Breaking Down Barriers: Transformative Agreements Bringing Open Access to Research

Transformative agreement

A transformative agreement is a type of open access publishing agreement that seeks to transform the traditional subscription-based model of scholarly publishing into a more sustainable and equitable system. This new model includes two main components: “Read” and “Publish”. “Read” refers to the subscription fees to access journal articles published behind a paywall, and “Publish” refers to the costs of open access publishing of articles (APC, Article Processing Charges). These agreements typically involve a shift from “paying to read” to “paying to publish”. They play a part in the open science movement which aims to make knowledge equitable, inclusive and sustainable.

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Transformative agreement at HKU

In 2023, the University of Hong Kong (HKU) Libraries has entered transformative agreements with seven publishers, including:

Eligible HKU scholars can publish their research in open access at no cost (i.e., with article processing changes fully waived) in eligible journals by the publishers.

Mid-term summary 2023


HKU scholars have been actively publishing with the publishers and making their research findings freely accessible to all. From January to June 2023, 140 open access journals articles have been published under these transformative agreements. They are across different subject disciplines, such as materials science, chemistry, physics, medicine, education, economics, environmental sciences and more.

Figure 1: Tree map chart of 25 subject categories with highest number of articles in Web of Science

Alternative metrics

These open access articles have attracted attention from people around the world, via social media, news, blogs and more.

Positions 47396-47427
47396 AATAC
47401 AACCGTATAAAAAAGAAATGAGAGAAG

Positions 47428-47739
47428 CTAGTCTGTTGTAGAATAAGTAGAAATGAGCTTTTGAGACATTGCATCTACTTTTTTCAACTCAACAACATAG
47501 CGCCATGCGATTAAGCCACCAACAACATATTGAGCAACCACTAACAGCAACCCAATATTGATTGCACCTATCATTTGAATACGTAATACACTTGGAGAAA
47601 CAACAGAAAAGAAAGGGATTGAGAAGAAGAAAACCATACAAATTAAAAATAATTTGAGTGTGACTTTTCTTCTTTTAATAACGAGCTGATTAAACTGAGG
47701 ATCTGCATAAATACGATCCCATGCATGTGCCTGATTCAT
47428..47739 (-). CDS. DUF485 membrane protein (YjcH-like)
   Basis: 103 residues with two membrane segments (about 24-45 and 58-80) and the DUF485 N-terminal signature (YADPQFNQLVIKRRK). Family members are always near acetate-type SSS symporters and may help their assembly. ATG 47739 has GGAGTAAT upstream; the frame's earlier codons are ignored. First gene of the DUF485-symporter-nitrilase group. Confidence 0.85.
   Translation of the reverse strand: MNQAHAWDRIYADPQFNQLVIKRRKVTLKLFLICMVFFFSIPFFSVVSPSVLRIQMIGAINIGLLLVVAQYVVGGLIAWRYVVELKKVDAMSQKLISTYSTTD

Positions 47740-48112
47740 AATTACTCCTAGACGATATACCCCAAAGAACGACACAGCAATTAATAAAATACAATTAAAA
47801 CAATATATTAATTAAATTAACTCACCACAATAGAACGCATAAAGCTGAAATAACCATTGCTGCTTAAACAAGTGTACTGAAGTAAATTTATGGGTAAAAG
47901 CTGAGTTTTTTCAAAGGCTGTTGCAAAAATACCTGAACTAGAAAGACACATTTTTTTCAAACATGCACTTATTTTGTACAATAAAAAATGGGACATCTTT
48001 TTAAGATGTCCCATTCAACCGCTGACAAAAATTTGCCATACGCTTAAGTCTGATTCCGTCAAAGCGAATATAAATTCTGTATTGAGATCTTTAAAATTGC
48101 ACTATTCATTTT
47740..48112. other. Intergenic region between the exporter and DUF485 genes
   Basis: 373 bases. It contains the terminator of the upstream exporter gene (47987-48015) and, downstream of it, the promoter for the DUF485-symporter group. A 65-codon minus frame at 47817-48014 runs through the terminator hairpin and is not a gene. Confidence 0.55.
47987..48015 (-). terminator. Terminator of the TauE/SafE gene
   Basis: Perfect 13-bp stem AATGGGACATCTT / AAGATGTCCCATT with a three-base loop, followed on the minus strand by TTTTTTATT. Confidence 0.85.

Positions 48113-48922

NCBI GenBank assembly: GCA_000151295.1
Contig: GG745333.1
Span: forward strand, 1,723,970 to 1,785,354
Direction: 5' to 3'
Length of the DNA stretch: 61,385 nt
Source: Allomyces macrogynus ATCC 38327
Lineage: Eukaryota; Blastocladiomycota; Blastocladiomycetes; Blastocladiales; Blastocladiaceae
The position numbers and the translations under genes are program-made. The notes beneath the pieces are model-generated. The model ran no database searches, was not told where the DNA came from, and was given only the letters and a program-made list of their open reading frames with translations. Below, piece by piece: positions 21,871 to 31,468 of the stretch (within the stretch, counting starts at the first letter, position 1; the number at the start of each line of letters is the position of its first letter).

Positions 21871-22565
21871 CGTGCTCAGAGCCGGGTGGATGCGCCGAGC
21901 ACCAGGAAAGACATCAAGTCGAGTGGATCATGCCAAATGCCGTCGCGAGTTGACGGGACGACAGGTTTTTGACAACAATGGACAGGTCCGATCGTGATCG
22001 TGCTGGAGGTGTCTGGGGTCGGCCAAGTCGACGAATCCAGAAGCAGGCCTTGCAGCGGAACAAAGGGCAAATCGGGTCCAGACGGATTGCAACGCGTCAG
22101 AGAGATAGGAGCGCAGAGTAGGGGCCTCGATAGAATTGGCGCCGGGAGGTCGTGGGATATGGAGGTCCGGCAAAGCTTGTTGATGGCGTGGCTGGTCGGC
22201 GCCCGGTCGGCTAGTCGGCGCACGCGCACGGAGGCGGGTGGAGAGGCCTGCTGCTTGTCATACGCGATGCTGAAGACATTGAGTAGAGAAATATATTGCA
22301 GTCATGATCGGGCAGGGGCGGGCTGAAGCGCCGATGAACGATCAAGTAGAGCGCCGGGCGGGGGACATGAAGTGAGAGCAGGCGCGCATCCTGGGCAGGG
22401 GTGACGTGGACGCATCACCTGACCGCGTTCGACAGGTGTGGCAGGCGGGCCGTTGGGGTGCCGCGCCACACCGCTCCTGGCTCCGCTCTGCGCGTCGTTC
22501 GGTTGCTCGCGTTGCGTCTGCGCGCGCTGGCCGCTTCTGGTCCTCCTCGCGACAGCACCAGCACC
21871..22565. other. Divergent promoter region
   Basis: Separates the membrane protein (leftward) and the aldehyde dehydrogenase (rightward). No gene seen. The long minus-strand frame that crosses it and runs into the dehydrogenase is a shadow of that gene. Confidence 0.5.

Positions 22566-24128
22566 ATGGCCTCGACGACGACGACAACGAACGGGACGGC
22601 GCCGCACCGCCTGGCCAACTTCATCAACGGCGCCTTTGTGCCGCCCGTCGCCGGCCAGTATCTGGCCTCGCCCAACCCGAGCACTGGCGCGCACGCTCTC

Among the articles which can be tracked by Altmetric Explorer, 71 have received attention, including in total:

  • 672 Twitter mentions
  • 47 news mentions
  • 11 blog mentions
  • 3 Wikipedia mentions

In particular, the 672 tweets are by 546 unique tweeters in 45 countries across the globe, such as:

  • Hong Kong
  • United Kingdom
  • United States
  • Japan
  • Germany
  • Spain
  • India
  • Australia

(Data as of 25 August 2023)

The five articles which attracted most attention are:

Disgust in animals and the application of disease avoidance to wildlife management and conservation

Global Epidemiology of Hip Fractures: Secular Trends in Incidence Rate, Post‐Fracture Treatment, and All‐Cause Mortality

Fibro‐Gel: An All‐Aqueous Hydrogel Consisting of Microfibers with Tunable Release Profile and its Application in Wound Healing

Reunifying Taiwan with China through Cross-Strait Lawfare

Too hot to help or too cold to care? On the links between ambient temperature, volunteerism, and civic engagement


The transformative agreements are enabling HKU scholars to share knowledge to the public for free and take part in the global open science movement.

Entering transformative agreements is only a means to an end. The UNESCO Recommendation on Open Science (2021) calls for the prevention of “inequitable extraction of profit from publicly funded scientific activities” and support for “non-commercial publishing models and collaborative publishing models with no article processing charges.” In the future, will there be not-for-profit, academic community-driven publishing models as a common good? This is a topic which we, as researchers, educators, and members of civil societies, should be pondering on and investing in.


UNESCO. (2021). UNESCO Recommendation on Open Science.